Last July, we were saddened to hear of the passing of Tom Johannsen at age 88, a trailblazer in the development of lightweight foam-cored composite laminates, and a true gentleman in a competitive industry.
Johannsen was born in Germany in 1933 and immigrated to Canada in the 1950s, abandoning a career in the family textile business for a new one in the rapidly expanding plastics industry, focusing on promotion and sales of Airex linear PVC foam cores. At the same time, he became involved in competitive dinghy sailing, combining both passions with the building of an Airex-foam-core Finn dinghy he named Huckleberry. Cored construction, of course, was outside the class rules, but that wasn’t the point. Johannsen almost single-handedly pioneered the use of foam cores in North America when the marine industry predominantly used balsa core. Indeed, it was through his input and efforts that the Peter Hatfield–designed Porpoise III, the first boat with a fully foam-cored hull, was built in Vancouver in 1967, barely two years after Red Jacket, the first yacht with a fully balsa-cored hull, was splashed. Further projects included fishing boats, megayachts, racing sailboats, high-speed powerboats, and architectural applications.
Moving to New Jersey in the 1970s with the building of an ill-fated Airex plant in the U.S., Johannsen continued to promote and sell Airex cores through his own company, Torin, an amalgam of his and his wife Karin’s first names. In 1973, Johannsen also published his first book on cored construction, One-Off Fibreglass Sandwich Construction. This was eventually superseded by his next book, Core-Cell Design Manual, in 2001. In that respect, Johannsen literally wrote the book on foam-core construction.
After Airex cancelled the distribution agreement to hand the product to a large nationwide distributor, Tom and Karin returned to Canada, relocating to Oakville, Ontario, and established a new company, ATC Chemicals, named for the partnership between Bill Borntraeger’s distribution company, Armkem, Tom Johannsen, and Raymond Conway. Based in Drummondville, Quebec, ATC produced polyester bonding compounds that Johannsen and Conway had pioneered for the installation of Airex core and the bonding of the highly popular Laser dinghy.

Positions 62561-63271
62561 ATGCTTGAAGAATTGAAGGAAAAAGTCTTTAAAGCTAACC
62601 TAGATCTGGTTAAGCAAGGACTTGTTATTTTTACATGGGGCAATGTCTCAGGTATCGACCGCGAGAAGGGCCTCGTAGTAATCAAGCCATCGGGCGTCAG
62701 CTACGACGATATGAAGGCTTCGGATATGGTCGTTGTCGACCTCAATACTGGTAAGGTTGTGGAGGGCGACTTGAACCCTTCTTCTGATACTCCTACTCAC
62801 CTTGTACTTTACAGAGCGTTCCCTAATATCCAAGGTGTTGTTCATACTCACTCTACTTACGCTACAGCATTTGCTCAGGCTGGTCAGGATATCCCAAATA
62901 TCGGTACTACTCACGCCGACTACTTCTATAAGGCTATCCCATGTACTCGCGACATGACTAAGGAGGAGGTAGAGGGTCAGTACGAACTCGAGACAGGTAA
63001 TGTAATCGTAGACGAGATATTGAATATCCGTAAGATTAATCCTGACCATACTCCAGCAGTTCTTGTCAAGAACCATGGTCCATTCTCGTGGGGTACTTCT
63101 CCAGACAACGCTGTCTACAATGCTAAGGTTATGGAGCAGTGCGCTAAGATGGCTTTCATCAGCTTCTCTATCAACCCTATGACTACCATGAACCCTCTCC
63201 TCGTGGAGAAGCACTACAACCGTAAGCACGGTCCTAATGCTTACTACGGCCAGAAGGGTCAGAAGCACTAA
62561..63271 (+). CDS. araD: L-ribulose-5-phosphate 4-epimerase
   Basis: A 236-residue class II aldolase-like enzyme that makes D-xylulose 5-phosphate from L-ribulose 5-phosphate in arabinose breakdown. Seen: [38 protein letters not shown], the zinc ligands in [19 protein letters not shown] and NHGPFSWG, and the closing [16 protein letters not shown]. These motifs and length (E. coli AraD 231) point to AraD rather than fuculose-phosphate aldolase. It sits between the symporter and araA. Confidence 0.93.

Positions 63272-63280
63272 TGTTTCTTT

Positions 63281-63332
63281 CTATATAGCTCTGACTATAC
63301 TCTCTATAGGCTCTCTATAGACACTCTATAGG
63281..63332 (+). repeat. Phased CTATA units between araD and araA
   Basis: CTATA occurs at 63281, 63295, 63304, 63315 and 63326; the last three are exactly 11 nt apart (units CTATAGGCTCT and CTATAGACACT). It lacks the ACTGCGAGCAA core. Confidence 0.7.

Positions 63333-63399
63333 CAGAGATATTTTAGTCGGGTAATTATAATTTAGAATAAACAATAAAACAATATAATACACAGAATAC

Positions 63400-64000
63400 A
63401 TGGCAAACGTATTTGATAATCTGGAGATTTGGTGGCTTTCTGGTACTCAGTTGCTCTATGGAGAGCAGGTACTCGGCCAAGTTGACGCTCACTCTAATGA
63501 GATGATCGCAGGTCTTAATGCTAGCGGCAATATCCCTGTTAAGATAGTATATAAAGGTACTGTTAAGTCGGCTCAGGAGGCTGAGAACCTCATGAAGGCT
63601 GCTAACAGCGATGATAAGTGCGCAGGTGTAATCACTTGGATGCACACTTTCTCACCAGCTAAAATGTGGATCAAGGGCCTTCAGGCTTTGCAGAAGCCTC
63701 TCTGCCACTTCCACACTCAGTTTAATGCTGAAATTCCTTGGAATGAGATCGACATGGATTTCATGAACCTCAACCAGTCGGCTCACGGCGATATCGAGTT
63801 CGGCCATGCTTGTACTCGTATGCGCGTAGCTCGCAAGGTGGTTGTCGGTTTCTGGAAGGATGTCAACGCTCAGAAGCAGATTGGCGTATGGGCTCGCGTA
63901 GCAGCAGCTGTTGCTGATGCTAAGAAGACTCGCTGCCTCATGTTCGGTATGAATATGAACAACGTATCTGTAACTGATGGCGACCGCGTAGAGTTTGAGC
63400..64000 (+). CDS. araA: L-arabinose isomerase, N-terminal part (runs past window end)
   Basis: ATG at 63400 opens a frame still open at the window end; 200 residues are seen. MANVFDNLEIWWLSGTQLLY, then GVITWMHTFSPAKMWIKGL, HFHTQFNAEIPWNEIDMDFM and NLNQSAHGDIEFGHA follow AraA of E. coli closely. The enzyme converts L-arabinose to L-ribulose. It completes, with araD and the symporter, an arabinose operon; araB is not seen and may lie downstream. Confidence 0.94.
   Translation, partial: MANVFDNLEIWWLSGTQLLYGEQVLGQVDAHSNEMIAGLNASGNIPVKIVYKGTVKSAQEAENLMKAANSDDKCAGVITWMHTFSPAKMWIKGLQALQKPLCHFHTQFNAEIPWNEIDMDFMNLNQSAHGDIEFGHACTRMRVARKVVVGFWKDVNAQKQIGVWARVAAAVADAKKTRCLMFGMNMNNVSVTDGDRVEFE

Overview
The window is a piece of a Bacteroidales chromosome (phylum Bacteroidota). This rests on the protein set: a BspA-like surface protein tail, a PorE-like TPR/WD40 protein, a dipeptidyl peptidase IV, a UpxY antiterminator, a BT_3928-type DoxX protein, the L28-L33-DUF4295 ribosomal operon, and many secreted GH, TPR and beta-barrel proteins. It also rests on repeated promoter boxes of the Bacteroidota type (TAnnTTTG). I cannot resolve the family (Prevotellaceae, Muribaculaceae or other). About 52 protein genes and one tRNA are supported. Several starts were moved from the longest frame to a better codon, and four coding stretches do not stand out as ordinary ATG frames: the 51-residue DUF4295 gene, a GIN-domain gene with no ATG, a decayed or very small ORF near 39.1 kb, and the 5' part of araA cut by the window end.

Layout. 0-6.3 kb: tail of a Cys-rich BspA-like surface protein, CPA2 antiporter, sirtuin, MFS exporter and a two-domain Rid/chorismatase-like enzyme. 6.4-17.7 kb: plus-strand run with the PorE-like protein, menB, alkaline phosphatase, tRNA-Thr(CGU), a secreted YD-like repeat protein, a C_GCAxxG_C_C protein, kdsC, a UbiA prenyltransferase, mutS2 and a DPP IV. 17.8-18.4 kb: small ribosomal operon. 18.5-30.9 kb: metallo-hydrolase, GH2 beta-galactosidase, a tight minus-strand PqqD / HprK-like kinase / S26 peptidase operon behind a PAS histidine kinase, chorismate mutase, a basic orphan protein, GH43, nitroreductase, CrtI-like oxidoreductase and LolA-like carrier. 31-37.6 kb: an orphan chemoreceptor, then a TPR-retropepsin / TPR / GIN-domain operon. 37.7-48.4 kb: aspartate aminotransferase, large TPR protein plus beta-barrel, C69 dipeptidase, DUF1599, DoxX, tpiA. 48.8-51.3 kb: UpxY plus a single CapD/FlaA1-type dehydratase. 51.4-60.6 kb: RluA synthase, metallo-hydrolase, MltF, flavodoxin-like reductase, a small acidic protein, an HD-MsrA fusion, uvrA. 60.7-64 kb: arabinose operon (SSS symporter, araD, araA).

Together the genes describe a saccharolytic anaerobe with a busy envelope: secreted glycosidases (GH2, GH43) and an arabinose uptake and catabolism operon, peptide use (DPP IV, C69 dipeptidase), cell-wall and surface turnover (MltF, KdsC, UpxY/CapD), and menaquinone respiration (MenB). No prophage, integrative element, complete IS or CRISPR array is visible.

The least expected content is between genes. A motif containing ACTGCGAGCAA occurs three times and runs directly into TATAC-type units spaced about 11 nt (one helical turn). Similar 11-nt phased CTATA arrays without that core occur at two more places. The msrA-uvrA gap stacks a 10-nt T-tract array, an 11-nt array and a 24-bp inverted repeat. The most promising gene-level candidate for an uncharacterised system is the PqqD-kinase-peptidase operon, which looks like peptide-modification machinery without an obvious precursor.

However, Johannsen already had another ace up his sleeve. Working with his former mentor from Airex, the retired Karl Brandl, he developed a new formulation for a linear foam core based on then-new SAN chemistry (styrene acrylonitrile). He called it Core-Cell, started limited production in Drummondville in the mid-’90s, and also attained two-thirds ownership in ATC. Demand for core materials and polyester bonding compounds, especially the pump-applied Poly-Bond B39, increased exponentially, so the decision to build a larger plant in Drummondville made sense. But timing could not have been worse, with the groundbreaking taking place on September 11, 2001. Following the terror attack on the World Trade Center in New York, demand for Core-Cell in the marine and the rapidly emerging wind-energy markets declined precipitously. In addition, cost overruns during the construction of the new plant resulted in ATC’s acquisition by SP Systems, which in turn was acquired by Gurit in 2002. Johannsen lost his ownership in Core-Cell but retained the bonding compound business and the ATC name, and rapidly reestablished the financial viability of the company, before selling to Scott Bader in 2013.
That is when Tom and Karin finally retired from a life in cored composites and the marine industry, with him returning to his other love, sailing, spending more time on Huckleberry II, a 31’ (9.4m) Herreshoff cat-ketch and racing Ideal 18s at the Royal Canadian Yacht Club. In retirement he also enjoyed canoeing in Algonquin Park with his ATC associate Steve Crow.
When Johannsen entered the industry in the 1960s, lightweight foam-cored sandwich construction was still in its infancy. But through his dedication and technical expertise it became the norm for products as diverse as boats, trucks, cars, aircraft, and wind turbines. Johannsen taught the world how to do it properly and successfully. His primary sales philosophy was simply “to tell the truth.” Throughout his career he often seemed to have success in hand, until it was snatched away by others who did not necessarily share his philosophy. But he always bounced back, because he knew how to put together teams of dedicated individuals, who worked tirelessly. To Johannsen, people mattered, whether they were customers or employees, which earned him the respect of competitors and helped him establish friendships with customers that lasted decades. Tom Preisel, sales and marketing manager of Johannsen’s main competitor, Baltek Corp., once said: “He was one of the good guys…as a competitor Tom was the last one I wanted to put out of business.”
Tom is survived by his wife, Karin, who was very much part of the business, and his two children, Christopher and Tania. With Tom Johannsen, an innovator and pioneer in the composites industry left the stage. He will be sadly missed by friends, family, collaborators, and competitors.